6. @rfreese888 Oh well done.  That’s class.

  7. I like this post a lot.  I’ve always felt like I’m a better person when I have/make the time to ride and I suspect that the control that I have over where, how long or how hard I ride is a big part of that.  There is much in our day to day lives that we have limited or no control over, but cycling offers the ability to fully take control over something in a positive way.  I haven’t ridden this year (or last) as much as I have in the past as family and work commitments have made setting aside time to ride more difficult, but every time that I do get kitted up and roll out of the garage I’m reminded why I love this sport so much.

  8. Robin Williams, may he RIP, said he liked cycling because it is the closest he could get to flying.

  9. Love this post. For me the greater the sustained and inflicted suffering the greater the ride. But it’s defined by whether I am choosing to suffer on a good day, or having a bad day and just suffering

  10. Really well done, Frank. Can’t speak for anyone else, but sometimes when I climb on my bike I ask myself, “Do I really want to do this?” Then when that ride is over, no matter the circumstances, (hills, weather etc.), I always say, “Damn, I’m glad I did that” Always. The power of the bike. It’s indisputable.

  11. Frank,

    Your insight provides a clear example of the power of cycling.

    Thank you.

  12. @Nate I think that many of us in this community have shared a similar sentiment about riding; I know that I have.  A as cyclist Robin Williams is a kindred spirit, who also happened to be a world renowned comic genius and actor.

  13. I think that a portion of the freedom that comes from riding my bike is the fact that it is also a time machine, allowing my mind to go backwards in time to when things were less complicated.

  14. Seems you & I have been reading from the same songbook recently Frank, here’s my response to the suggestion of how crazy I was for getting up so early to go riding & what greeted me at the turnaround point of this morning’s ride.

    I’ve lost count of the number of times I’m told I must be crazy to get up so early to go riding 3-4 days a week.

    Well, after an hour or so of mind clearing exercise, I get something like this all to myself, then I get the mood benefits of an endorphin boost that science would struggle to match for the rest of the day.

    If that’s crazy, I don’t want to be sane.

    Forest Range Sunrise from Mikael Liddy on Vimeo.

  15. @Mikael Liddy  “if that’s crazy, I don’t want to be sane”

    A-Merckx to that

  16. @Mikael LiddyA-Merckx indeed.  Nothing better than the sunrise rides. Quiet, peaceful and mind clearing.

  17. @John

    Really well done, Frank. Can’t speak for anyone else, but sometimes when I climb on my bike I ask myself, “Do I really want to do this?” Then when that ride is over, no matter the circumstances, (hills, weather etc.), I always say, “Damn, I’m glad I did that” Always. The power of the bike. It’s indisputable.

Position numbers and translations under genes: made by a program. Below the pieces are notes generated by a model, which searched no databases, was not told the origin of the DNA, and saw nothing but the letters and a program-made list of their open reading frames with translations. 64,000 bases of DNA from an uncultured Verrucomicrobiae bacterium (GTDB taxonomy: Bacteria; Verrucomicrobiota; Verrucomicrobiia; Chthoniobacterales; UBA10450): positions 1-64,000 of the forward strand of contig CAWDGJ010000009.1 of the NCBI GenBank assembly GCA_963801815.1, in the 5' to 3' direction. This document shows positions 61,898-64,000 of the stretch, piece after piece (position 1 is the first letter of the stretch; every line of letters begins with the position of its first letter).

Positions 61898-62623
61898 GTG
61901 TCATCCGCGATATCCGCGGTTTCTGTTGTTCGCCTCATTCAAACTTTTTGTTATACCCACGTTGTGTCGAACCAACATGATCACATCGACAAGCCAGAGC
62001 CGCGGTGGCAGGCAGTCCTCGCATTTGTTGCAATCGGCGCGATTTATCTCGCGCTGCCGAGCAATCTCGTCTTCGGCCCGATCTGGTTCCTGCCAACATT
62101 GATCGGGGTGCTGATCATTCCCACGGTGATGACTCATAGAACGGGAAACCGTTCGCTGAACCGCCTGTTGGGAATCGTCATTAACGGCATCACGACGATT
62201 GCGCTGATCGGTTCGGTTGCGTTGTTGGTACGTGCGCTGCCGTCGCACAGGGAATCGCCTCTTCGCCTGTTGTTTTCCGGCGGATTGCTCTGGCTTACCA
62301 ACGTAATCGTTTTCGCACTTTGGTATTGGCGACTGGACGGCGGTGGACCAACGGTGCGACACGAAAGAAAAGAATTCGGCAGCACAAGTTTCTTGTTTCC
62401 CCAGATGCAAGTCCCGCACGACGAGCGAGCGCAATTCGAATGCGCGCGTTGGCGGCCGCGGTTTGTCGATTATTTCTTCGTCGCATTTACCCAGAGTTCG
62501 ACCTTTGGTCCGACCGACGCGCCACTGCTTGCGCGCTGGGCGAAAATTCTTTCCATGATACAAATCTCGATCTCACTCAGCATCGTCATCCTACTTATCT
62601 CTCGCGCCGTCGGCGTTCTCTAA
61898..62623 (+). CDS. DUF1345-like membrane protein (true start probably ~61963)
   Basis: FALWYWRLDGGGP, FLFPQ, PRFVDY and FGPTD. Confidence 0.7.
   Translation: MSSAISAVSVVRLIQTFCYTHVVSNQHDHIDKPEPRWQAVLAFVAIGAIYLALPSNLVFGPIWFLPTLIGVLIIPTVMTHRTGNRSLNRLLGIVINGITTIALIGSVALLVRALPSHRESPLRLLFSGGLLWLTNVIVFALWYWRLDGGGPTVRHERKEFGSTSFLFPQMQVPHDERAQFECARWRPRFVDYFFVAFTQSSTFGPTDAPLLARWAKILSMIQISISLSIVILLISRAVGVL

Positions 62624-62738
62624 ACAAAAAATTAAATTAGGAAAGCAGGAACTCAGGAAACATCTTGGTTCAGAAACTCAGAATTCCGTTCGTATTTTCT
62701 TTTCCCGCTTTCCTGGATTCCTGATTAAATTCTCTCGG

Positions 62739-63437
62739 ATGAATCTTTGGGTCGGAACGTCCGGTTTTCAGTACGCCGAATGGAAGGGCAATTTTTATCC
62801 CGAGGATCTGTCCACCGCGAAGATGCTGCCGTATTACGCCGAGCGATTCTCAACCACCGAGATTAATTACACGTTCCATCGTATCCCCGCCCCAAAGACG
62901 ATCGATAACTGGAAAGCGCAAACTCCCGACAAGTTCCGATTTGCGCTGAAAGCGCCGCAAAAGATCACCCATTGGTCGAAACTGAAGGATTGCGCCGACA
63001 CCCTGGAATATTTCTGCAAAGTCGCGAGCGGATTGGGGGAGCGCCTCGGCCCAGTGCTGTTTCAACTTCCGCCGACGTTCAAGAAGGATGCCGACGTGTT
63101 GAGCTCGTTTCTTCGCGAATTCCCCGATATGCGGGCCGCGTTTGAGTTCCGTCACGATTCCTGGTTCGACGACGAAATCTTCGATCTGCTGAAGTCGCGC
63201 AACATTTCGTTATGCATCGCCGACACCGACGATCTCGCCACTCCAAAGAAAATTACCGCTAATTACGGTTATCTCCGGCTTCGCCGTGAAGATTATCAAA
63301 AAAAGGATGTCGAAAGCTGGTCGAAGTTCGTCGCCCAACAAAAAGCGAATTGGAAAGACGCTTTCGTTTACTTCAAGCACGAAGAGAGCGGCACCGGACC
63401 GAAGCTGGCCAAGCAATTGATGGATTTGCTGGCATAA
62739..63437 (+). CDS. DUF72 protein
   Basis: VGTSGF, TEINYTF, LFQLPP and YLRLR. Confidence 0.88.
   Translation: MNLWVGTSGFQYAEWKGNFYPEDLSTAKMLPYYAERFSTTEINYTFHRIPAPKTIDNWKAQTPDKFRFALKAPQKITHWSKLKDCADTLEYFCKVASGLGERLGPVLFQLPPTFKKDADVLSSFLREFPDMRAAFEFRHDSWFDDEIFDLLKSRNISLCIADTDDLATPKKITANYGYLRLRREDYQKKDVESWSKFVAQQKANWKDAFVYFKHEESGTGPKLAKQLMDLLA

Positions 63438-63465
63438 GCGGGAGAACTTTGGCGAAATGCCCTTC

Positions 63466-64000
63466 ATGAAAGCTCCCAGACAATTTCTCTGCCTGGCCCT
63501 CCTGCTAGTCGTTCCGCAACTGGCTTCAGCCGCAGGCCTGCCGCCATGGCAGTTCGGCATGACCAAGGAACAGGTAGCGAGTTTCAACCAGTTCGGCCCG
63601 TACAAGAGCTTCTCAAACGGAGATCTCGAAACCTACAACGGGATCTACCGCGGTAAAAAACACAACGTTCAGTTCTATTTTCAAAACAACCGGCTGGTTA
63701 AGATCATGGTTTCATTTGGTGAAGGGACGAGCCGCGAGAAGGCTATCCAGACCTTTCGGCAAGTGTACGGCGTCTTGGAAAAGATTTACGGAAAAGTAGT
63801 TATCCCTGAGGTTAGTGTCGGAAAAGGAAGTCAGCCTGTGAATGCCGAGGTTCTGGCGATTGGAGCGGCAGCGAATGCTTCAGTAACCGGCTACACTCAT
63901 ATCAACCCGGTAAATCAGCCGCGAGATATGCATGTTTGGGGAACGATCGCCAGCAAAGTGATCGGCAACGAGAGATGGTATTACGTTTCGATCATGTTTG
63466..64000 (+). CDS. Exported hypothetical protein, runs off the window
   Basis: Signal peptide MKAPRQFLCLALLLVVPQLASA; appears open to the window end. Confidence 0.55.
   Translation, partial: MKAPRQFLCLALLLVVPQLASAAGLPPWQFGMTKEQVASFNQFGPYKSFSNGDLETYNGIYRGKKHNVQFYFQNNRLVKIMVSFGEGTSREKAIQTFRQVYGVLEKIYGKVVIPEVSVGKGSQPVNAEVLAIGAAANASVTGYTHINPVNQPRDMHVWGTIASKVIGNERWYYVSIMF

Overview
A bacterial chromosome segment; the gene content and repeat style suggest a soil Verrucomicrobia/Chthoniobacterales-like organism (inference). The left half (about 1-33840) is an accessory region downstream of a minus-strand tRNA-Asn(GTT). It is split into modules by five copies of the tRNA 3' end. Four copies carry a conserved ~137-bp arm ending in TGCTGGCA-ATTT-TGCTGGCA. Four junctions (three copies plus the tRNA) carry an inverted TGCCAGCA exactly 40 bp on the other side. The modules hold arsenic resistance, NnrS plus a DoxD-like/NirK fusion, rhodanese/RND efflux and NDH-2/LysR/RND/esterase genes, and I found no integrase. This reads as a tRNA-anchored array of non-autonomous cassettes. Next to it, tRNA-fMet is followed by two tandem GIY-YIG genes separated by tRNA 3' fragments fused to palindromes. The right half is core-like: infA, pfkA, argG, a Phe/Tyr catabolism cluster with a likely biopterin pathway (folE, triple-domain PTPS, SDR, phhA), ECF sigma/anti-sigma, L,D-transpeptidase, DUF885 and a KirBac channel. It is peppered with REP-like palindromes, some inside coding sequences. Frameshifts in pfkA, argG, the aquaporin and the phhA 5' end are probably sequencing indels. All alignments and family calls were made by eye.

@Frank this is me today… Reading this article while slowly getting ready for a ride. My body and mind say stay at home, rest, relax, but the desire to quash those demons is just strong enough to get me or on the bike with the knowledge that it is worth it in the end.

  18. Stage 5 of the Eneco Tour was like a mini-Flanders today–in its classic form. Choosing to suffer 3 times op de Muur led to “freedom” for Van Avermaet. (Strangely, in the background, is a poignant memorial to another man’s choice to suffer…).

  19. >>> Sometimes, even days before. < << Ohhh man, sometimes, even months before ! And sometimes following a cash payment for a registration. Kinda like paying for privilege to consider what pain is on horizon… it’s all very weird. Cheers

  20. @Mikael Liddy Perfecto !

  21. Brilliant writing Frank. I remembeer Chris Boardman once said that cycling was the closest man could come to flying. At first I thought it was rubbish but it actually rings true; paragliding is – yeah – gliding og parachuting is just free fall in some sort of control. Flying an aeroplane is still by the help from sophisticated Machinery while the bike is The (s0metimes flying) Man Machine

  22. @Mikael Liddy     The only people that think you’re /  We are, crazy for early morning or late night rides are people to lazy to get off the couch.

    Once out and on the road the endorphins (or dolphins as my daughter calls them ) kick in and the planet looks so much better.

    Agree, if thats crazy, then put me in the white strapped jacket and padded room.

  23. Same, but different

  24. @freddy

    (Strangely, in the background, is a poignant memorial to another man’s choice to suffer…).

    Except, Van Avermaet exists

  25. Great article. I work in a business that involves tourism, retail, and the service industry  all rolled into one. There are days when I want to choke someone…well most days. But I have found the trick to getting through is riding to and from work. It may only be 72 km total for the day but burning off energy before and after work keeps me going. I don’t spend as much of the day thinking  “I should be on my bike” because I know I will be on it again soon. I count down every minute till 5 o’clock when freedom of mind, body, and spirit begins. It’s all about the bike and it’s all about freedom.